Even now, when the continents have been mapped and their interiors made accessible by road, river and air, most of the world’s people live no more than 200 miles (320 kilometers) from the sea and relate closely to it. The oceans had long been subject to the freedom of-the-seas doctrine - a principle put forth in the 17th century, essentially limiting national rights and jurisdiction over the oceans to a narrow belt of sea surrounding a nation’s coastline. The remainder of the seas was proclaimed to be free to all and belonging to none. While this situation prevailed into the twentieth century, by mid-century there was an impetus to extend national claims over offshore resources.
The oceans are as vast as mysterious. They make up 70% of our planet’s surface, but over 80% of its area remains unexplored. The seafloor is almost a whole new world to explore. People used to think that biodiversity dropped off as the seafloor gets deeper, but submersible robots are rapidly uncovering how marine life thrives and even identifying new species.
Understanding the deep ocean is fundamental to our future. Exploring the deep blue could unlock mysteries of outer space, giving us clues of what cosmic oceans look like. The ocean floor allows us to test some of the equipment and experiments for space missions, propelling us into new frontiers.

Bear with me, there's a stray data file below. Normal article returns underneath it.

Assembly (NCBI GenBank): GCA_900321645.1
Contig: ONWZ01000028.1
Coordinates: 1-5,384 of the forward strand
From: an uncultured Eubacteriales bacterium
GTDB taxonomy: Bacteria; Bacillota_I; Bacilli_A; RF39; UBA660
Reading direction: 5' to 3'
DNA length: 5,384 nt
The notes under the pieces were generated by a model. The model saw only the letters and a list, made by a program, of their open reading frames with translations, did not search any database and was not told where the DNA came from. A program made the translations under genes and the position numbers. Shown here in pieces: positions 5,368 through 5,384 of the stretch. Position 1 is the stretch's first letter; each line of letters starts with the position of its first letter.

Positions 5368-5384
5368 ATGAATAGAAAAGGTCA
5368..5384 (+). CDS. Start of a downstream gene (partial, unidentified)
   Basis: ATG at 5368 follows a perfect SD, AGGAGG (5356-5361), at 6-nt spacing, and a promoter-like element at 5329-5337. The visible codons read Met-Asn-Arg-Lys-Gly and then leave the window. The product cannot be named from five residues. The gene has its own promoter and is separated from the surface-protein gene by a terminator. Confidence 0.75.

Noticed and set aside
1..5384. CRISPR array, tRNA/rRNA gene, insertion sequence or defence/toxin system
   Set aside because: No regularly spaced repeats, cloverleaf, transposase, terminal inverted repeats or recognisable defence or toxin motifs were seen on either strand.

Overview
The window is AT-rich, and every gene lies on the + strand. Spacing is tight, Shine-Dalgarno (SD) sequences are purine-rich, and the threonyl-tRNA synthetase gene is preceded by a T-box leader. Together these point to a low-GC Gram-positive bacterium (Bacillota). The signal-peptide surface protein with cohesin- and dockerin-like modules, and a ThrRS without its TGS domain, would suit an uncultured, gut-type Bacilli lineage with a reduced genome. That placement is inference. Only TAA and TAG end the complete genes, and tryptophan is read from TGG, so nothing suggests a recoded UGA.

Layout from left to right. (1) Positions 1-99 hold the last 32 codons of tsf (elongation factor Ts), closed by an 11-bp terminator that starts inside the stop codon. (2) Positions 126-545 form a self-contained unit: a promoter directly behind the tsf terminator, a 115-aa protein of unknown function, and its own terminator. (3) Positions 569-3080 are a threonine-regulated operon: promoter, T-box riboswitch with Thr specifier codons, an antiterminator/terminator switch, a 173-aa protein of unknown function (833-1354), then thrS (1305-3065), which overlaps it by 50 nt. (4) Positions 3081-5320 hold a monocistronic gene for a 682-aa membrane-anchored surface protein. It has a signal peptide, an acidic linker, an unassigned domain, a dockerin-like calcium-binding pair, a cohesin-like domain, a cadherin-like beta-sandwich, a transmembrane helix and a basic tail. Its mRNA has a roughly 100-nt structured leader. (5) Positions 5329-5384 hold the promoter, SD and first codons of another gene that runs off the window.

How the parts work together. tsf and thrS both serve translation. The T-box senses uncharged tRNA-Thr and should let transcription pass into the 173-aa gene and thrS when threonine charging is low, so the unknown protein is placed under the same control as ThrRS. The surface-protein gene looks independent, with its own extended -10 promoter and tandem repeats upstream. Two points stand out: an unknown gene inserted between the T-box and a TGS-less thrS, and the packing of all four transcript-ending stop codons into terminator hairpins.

As humanity seeks new solutions to protect and restore the oceans, two species of coral in the reefs of Hawaii found a way to adapt to warmer waters, offering some hope to other reefs. Unfortunately, this is only a small step and might not even be enough in the long run dispute of the species against the rise of temperature.
The implementation of Marine Protected Areas (MPA) is key to protect animal and plant species in the fight against the effects of industrial fishing, drilling, mining, shipping. The world’s largest marine protected reserve, in Hawaii, has shown that these regulated areas not only safeguards biodiversity within the MPAs but also flourishes marine life outside its borders.
A paper published in 2022 in the journal Science indicates that climate change in the next few centuries could lead to marine losses unlike anything our planet has seen in 250 million years. According to the authors, we can still alter this tragic scenery if we turn around our emissions quickly.
For a brighter future, the ocean needs not only a reduction of greenhouse gas, but also efforts to halt overfishing, a drastic drop of ocean pollution and development of technologies like submersible and aerial robots that lead to a better understanding and management of the marine resources.
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Trained maritime Archaeologist
Marine ecology and conservation
Marine PhotographerWatch All